2.1.3 How easily can semantic components be identified and represented in an index?

This general question has several associated research questions. Semantic components will not be a useful model for retrieval if the presence (or absence) and location of semantic components in documents cannot be identified with a reasonable amount of resources and a reasonable degree of quality. Our first investigations will assess the identification of semantic components by human indexers and will include a comparison to keyword indexing. The resources to be measured will be time and perceived cognitive demand (or "difficulty" of the task). We will assess the quality of indexing with respect to inter-indexer consistency and also compare indexer judgments to a "standard" created by consensus between two members of the research team, a domain expert and an information scientist. While indexing consistency does not measure indexing quality (indexing can be consistently incorrect), we believe it will provide interesting and useful information. Consistency is likely to reflect the degree of difficulty of the task, and frequent users of a system are more likely to be able to adjust their searching behavior to accommodate imperfect indexing if it is consistent. Directly measuring indexing effectiveness (whether an indexed document is correctly retrieved every time it is relevant to a query [4]) is not feasible, but the searching study described in Section 4 will evaluate indexing effectiveness in combination with other factors.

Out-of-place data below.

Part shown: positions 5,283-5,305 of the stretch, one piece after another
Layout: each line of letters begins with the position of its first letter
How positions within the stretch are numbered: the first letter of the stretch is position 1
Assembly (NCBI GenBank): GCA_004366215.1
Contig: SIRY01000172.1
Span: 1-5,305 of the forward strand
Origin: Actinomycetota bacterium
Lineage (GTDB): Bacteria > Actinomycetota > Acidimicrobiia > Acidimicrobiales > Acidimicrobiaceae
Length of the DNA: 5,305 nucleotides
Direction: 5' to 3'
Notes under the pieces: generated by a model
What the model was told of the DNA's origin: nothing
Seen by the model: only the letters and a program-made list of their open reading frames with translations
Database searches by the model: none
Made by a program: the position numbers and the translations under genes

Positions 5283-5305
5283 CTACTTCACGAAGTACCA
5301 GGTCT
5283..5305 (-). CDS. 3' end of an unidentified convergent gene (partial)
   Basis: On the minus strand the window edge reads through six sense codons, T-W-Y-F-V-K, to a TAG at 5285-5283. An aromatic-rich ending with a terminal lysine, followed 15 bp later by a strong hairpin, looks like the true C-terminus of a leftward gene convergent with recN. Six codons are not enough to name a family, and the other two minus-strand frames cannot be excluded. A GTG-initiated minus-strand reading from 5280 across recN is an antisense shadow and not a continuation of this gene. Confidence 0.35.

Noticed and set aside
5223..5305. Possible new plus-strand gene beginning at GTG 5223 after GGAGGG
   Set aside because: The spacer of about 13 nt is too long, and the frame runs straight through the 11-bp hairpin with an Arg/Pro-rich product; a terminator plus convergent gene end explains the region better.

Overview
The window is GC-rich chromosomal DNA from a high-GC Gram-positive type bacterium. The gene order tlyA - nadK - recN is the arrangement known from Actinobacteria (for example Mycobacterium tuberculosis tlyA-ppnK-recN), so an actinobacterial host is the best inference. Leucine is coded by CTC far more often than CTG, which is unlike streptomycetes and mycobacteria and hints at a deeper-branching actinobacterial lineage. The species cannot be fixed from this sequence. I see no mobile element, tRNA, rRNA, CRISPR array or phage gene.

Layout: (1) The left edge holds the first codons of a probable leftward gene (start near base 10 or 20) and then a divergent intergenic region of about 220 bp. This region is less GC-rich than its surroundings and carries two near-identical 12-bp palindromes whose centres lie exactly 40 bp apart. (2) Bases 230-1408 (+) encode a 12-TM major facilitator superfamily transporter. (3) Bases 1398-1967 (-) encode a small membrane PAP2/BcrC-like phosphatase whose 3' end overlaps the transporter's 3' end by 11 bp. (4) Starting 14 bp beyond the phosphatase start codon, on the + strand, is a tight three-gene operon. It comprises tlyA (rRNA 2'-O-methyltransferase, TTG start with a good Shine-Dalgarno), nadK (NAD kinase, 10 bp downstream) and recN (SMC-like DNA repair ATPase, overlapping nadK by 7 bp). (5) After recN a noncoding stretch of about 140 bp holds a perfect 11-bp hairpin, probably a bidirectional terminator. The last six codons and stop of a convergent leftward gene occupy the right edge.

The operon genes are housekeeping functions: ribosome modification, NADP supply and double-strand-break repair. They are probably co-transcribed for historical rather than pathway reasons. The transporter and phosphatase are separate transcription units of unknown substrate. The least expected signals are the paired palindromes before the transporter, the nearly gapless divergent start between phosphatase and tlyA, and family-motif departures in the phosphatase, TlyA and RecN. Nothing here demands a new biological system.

Our goals for this part of the work are to answer the following more specific questions:

  1. Can human indexers identify semantic components more quickly than they can assign indexing keywords?
  2. Is designation of semantic components more consistent than assignment of keywords?
  3. Is designation of semantic components more "accurate" (when compared to a researcher-generated gold standard) than assignment of keywords?